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Banking sector nerves blocking international relief, says Islamic Relief FD

Islamic Relief has recently had its bank account closed by UBS, and is under constant scrutiny by other banks due to nervousness about counter-terrorist regulations, the charity’s director of finance told an audience of international charity regulators yesterday.
Islamic Relief, a charity launched in the UK 30 years ago with an income now over £80m annually, has both incoming and outgoing transactions stopped on a daily basis either temporarily or permanently, said Haroun Atallah, who is a former auditor.

Having worked for Islamic Relief for 19 years, Atallah says things changed significantly for international charities after the September 11 attacks. He says for charities like Islamic Relief and others working in Gulf regions scrutiny is particularly high:
“Charities like us were put in a situation where you had to explain yourself at every juncture, way beyond what any other charity had to do.”
He says that regulations preventing the movement of funds under the guise of anti-terror methods, are also preventing relief funds reaching those who need it on the ground. The Financial Action Task Force, an inter-governmental body, sets recommendations for banks and financial institutions. These influence banking policy and some banks are “going over the top in their reaction”, Atallah said.

UBS blocks donations
One such example he offered was UBS, which not only closed Islamic Relief’s account, but blocked donations coming from its customers to the charity.
Atallah told civilsociety.co.uk that the charity had opened an account with the bank in July this year with the intention of using it for donations from high net worth individuals. But by August the charity hadn’t yet activated it and was then contacted to advise the account would be closed down. At that time, Atallah said, Islamic Relief did not think it was being targeted. But when it was advised in September by UBS customers that their donations to the charity had been blocked by the bank, Islamic Relief realised it had been black-listed. Islamic Relief was offered no explanation by UBS for the blocks. Despite writing to the managing director of the Swiss bank, only a “bland response” advising the action was in line with UBS policy was received.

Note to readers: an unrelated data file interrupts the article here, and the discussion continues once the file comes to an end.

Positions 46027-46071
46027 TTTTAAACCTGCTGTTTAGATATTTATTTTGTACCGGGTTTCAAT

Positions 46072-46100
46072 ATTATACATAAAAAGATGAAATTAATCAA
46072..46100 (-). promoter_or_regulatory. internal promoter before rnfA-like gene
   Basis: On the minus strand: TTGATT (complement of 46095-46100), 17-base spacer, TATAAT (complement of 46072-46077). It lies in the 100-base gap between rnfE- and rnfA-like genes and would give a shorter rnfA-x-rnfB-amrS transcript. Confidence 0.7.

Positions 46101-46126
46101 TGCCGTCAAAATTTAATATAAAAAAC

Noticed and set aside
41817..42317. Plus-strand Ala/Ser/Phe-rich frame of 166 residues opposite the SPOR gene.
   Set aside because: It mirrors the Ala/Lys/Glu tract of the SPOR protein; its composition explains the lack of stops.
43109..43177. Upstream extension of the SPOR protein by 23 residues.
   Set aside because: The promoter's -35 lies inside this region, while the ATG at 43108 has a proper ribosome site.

Problem stretches throughout banking sector
The problem is wider, Atallah told an audience of international regulators at the House of Lords yesterday, because banks working internationally are subject to rules and regulations in different countries, and can be fined if they don’t comply:
“The banking sector has been asked to play an increasingly important and influential role. I mentioned UBS bank but UBS bank is only one bank. You will have heard of the fines against Standard Chartered. But I can tell you every major bank here in the UK has been fined. HSBC, Barclays, RBS, they’ve all been fined a settlement with the Treasury department in the US for breach of the screening and counter-terror rules.
“The impact we see on the ground in Islamic Relief is that, like UBS, they were fined, they upped their risk assessment criteria, and we got caught in that. When they raise the standards, I can’t speculate exactly why we appear as a higher risk than other organisations, but it means we have become a higher risk. And from their [the banks’] point of view, ‘we can get rid of this risk by stopping work with these people’.”
He advised that Islamic Relief’s main bank, Barclays, which it has banked with since around 1996, decided after it was fined not to do business at all with Sudan, Iran, or any other sanctioned countries. So Islamic Relief was forced to go to other banks in order to continue its humanitarian operations within these countries. Atallah said Islamic Relief is constantly at risk of having its accounts closed:
“The banks are very nervous, but I think the extent of their nervousness is driven by who is the customer,” he said.
“Because we are a main customer [of Barclays] they haven’t decided to close our accounts down, but they keep us under very close watch.”
There are 19,000 charities on the Charity Commission register working overseas, around 10 per cent of all UK charities, with a combined income of £22bn.

Source : civilsociety

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